Two days ago in Atlanta, Joe Biden laid out what’s at stake in the fight to protect voting rights:
So, I ask every elected official in America: How do you want to be remembered?
At consequential moments in history, they present a choice: Do you want to be the side of Dr. King or George Wallace? Do you want to be on the side of John Lewis or Bull Connor? Do you want to be on the side of Abraham Lincoln or Jefferson Davis?
Here’s one elected official’s answer:
Sinema Delivers Senate Floor Remarks on Voting Rights, America's Divisions, and the U.S. Senate https://t.co/72zAFWDPjO
— Kyrsten Sinema (@SenatorSinema) January 13, 2022
Sinema chose Wallace over King, Connor over Lewis, and Davis over Lincoln.
I don’t claim to have any special insight, and I admit I often have crappy political instincts. But the president and all party leaders have been shouting the danger Republican-led voter suppression and election subversion pose to democracy from the rooftop, and rightly so.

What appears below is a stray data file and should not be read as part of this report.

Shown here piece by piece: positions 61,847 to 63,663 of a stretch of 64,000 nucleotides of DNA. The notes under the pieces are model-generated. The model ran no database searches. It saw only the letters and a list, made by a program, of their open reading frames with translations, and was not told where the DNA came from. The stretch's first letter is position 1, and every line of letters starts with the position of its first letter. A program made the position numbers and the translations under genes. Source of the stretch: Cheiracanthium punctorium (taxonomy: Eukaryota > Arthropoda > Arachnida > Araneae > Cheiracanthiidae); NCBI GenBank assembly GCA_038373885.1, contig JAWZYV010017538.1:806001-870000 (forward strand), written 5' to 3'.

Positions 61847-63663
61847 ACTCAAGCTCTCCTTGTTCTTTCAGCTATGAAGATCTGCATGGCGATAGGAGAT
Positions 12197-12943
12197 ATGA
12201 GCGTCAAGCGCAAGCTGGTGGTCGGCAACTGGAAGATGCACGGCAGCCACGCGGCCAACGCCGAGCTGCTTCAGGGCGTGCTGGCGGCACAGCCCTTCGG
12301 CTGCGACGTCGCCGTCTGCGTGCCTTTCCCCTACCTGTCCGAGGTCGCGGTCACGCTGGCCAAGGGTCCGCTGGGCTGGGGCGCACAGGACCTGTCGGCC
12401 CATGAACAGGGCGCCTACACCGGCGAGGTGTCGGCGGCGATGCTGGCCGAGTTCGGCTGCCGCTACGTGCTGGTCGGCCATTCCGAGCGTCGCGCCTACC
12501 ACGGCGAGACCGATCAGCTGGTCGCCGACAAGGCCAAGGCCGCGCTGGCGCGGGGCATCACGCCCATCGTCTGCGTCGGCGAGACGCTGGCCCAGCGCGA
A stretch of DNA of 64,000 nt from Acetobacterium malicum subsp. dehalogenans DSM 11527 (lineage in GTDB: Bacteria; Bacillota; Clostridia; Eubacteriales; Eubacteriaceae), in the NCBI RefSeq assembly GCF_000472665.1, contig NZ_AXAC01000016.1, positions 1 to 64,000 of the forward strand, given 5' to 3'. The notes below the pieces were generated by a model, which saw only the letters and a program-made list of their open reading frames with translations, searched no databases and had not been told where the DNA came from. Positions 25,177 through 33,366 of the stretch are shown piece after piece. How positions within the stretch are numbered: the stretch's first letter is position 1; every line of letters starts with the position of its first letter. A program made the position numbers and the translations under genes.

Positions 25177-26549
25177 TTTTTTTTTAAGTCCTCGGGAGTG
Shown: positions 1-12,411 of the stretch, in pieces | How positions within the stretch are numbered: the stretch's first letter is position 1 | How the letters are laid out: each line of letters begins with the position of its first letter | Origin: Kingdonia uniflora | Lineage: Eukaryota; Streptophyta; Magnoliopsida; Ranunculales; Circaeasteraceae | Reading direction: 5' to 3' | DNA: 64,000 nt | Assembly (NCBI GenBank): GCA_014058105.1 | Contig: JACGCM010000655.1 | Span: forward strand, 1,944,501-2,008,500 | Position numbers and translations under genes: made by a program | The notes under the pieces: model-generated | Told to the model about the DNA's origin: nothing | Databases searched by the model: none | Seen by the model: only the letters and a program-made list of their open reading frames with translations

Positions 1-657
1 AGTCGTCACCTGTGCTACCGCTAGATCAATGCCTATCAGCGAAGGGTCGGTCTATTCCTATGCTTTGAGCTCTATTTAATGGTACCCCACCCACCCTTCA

Now they need to hold the vote on a filibuster carveout to protect voting rights, which will fall short by at least one or more likely two Democratic votes and 100% of Republican votes. And then they need to throw the saboteurs off that same rooftop — Republican and Democratic saboteurs alike.
Otherwise, “Democrats” will take collective blame for failing to protect voting rights. That may happen anyway, but IMO, party leaders, including the president just shivved by Sinema, need to treat “nay” voters like people who chose Wallace, Connor and Davis. The consequences of that nay vote have to be in line with the scale of the betrayal and equal to the magnitude of the danger the saboteurs are keeping us in.
I don’t know exactly what that would look like. But absent a serious and perhaps unprecedented response to this unprecedented betrayal, the words spoken about the danger we’re in will ring hollow.
As a senator who famously got along with Republicans back in the day, Biden used to say that while he might question a colleague’s actions, he never questioned their motives. Well, maybe it’s time to question their motives. I don’t think this is a situation where you can disagree without being disagreeable.